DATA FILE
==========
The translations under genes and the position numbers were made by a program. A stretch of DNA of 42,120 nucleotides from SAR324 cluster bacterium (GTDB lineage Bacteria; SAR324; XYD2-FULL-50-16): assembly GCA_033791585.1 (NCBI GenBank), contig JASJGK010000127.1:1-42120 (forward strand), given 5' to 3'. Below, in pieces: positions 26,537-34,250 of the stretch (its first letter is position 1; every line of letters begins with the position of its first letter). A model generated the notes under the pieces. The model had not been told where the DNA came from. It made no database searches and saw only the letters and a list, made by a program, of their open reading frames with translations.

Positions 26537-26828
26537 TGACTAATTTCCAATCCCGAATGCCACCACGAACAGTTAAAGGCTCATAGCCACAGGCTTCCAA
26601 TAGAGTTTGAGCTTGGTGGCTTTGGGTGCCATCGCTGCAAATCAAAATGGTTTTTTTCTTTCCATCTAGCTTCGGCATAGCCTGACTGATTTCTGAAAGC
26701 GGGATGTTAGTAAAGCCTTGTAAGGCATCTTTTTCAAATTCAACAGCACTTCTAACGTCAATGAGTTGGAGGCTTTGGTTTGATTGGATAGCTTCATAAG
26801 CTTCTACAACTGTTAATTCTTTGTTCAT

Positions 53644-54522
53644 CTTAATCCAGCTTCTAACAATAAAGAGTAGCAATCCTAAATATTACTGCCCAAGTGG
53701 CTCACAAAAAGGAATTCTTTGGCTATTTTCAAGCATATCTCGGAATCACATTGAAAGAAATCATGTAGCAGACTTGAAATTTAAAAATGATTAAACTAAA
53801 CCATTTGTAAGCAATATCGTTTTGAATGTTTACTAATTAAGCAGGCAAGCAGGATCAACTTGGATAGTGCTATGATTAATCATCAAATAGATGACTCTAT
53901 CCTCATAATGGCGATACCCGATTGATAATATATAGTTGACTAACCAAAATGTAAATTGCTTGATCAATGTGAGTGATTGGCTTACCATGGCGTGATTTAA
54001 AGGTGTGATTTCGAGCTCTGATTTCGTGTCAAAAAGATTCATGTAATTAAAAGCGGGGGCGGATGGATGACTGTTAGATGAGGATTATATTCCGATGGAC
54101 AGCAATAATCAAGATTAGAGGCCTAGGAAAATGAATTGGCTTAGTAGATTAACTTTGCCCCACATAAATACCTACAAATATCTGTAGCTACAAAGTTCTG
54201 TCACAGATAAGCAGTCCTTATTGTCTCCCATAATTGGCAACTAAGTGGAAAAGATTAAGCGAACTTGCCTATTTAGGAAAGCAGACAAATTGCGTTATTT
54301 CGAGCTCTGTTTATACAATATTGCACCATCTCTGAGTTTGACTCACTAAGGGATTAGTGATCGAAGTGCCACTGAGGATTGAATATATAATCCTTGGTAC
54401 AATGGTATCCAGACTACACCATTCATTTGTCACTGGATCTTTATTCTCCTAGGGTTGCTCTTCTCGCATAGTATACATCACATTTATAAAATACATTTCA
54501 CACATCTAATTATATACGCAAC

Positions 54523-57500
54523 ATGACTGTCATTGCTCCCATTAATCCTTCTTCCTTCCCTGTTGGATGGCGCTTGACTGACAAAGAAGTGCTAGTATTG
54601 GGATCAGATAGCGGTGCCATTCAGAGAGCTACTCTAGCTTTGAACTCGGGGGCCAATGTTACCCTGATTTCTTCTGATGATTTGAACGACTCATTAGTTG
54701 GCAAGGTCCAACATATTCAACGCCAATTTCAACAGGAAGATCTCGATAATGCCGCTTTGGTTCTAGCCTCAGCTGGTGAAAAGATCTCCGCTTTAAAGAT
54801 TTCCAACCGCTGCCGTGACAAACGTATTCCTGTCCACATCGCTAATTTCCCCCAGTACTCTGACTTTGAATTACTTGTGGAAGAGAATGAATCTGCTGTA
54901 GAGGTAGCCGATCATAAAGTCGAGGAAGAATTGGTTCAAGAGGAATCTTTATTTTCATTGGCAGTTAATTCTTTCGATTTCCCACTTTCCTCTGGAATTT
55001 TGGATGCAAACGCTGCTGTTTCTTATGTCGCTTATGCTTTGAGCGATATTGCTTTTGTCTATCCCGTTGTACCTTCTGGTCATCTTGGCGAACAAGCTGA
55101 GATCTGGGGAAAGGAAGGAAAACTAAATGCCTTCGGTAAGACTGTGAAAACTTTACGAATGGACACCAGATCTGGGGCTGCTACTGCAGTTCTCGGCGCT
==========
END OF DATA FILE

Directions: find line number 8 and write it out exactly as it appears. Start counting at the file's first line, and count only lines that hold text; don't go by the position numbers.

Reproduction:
53644 CTTAATCCAGCTTCTAACAATAAAGAGTAGCAATCCTAAATATTACTGCCCAAGTGG